Boarder X explores the intersections between Indigenous culture and boarding culture

The exhibition delves into the theme of reverence for the land through art by Indigenous surfers, snowboarders and skateboarders.
Mason Mashon photography, Untitled, 2015, digital photograph. (Mason Mashon)

On at the Winnipeg Art Gallery, Boarder X features pieces by Indigenous artists who surf, skate, and snowboard. Jaimie Isaac is the curator of the exhibition. "I think there is a direct relationship to the land," explains Isaac, "whether it's skateboarding and responding to the environment of the urban terrain or snowboarding responding to those immovable mountains."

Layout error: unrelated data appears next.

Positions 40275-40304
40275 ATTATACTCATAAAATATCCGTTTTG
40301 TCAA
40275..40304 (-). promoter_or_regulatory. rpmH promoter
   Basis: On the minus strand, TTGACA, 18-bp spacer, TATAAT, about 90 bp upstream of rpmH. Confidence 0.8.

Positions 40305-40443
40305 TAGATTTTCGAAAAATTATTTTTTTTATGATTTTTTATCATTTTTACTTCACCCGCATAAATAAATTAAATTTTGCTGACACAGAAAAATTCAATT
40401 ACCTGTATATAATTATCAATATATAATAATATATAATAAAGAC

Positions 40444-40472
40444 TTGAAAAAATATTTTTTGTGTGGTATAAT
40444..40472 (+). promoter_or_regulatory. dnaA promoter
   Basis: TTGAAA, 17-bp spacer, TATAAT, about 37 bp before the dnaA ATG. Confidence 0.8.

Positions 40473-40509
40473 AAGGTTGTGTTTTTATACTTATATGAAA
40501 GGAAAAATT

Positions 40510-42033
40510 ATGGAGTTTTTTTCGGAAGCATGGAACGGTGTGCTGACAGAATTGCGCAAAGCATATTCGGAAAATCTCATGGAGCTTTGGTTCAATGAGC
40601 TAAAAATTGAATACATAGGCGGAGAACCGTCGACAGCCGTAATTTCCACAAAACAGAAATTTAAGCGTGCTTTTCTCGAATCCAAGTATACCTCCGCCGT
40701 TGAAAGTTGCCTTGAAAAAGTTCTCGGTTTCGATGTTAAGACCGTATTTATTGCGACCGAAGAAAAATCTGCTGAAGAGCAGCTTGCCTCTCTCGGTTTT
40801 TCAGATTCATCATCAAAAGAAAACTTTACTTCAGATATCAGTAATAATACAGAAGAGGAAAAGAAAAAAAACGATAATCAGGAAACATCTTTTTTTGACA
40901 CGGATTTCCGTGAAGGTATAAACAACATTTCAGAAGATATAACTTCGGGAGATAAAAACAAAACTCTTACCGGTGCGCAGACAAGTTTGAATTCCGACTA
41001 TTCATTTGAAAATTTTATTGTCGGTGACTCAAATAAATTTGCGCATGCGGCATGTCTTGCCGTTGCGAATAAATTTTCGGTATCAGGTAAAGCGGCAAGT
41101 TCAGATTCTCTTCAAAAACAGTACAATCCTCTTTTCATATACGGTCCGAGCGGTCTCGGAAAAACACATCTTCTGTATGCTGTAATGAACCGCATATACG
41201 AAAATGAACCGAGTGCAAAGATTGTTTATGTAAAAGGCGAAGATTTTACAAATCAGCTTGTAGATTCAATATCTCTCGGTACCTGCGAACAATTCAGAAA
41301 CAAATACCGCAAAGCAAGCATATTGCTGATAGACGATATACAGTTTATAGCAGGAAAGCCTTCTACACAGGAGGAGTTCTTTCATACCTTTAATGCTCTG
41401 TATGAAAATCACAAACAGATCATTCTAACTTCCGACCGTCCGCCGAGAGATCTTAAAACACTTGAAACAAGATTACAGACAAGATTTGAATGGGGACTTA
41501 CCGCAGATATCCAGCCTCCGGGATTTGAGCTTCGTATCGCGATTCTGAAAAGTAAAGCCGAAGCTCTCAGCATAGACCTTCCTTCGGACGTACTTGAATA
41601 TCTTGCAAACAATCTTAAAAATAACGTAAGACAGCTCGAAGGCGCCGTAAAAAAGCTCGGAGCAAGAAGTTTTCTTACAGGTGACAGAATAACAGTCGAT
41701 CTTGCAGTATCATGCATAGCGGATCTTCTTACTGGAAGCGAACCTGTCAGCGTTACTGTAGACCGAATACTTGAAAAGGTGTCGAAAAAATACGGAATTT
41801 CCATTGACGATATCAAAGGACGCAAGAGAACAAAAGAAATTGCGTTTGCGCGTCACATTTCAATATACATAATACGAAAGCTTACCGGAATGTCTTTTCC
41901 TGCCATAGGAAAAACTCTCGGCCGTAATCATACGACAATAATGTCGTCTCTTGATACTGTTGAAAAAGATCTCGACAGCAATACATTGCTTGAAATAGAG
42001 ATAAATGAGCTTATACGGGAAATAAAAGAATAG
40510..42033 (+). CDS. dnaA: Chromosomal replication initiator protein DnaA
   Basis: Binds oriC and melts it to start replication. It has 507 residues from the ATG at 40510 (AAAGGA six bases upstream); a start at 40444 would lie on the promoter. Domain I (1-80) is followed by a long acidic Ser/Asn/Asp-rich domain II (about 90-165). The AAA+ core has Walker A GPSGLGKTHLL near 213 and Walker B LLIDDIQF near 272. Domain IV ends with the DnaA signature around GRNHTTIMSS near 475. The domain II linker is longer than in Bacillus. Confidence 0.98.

The exhibition opened with a half-pipe installed right inside the gallery. Isaac says, "it took a while" to convince the gallery to allow for this, but she notes, "it's a different way of thinking about cultural experience and a different way of thinking about public space." Mark Igloliorte, one of the artists whose work is on display, says, "there was so much energy in the room" on opening night. 

Mark Igloliorte, My Yellow Aquanaut, 2016 (Mark Igloliorte)

From weaving and carving to photography and conceptual performance, Isaac says the exhibit is, "interdisciplinary that way and it's really challenging ideas of traditional and contemporary art."

Boarder X is on now until April 23, 2017 at the Winnipeg Art Gallery. Find more details here.

Jordan Bennett, The Basket Ladies, 2014, carving with ink on wood and video installation. (Jordan Bennett)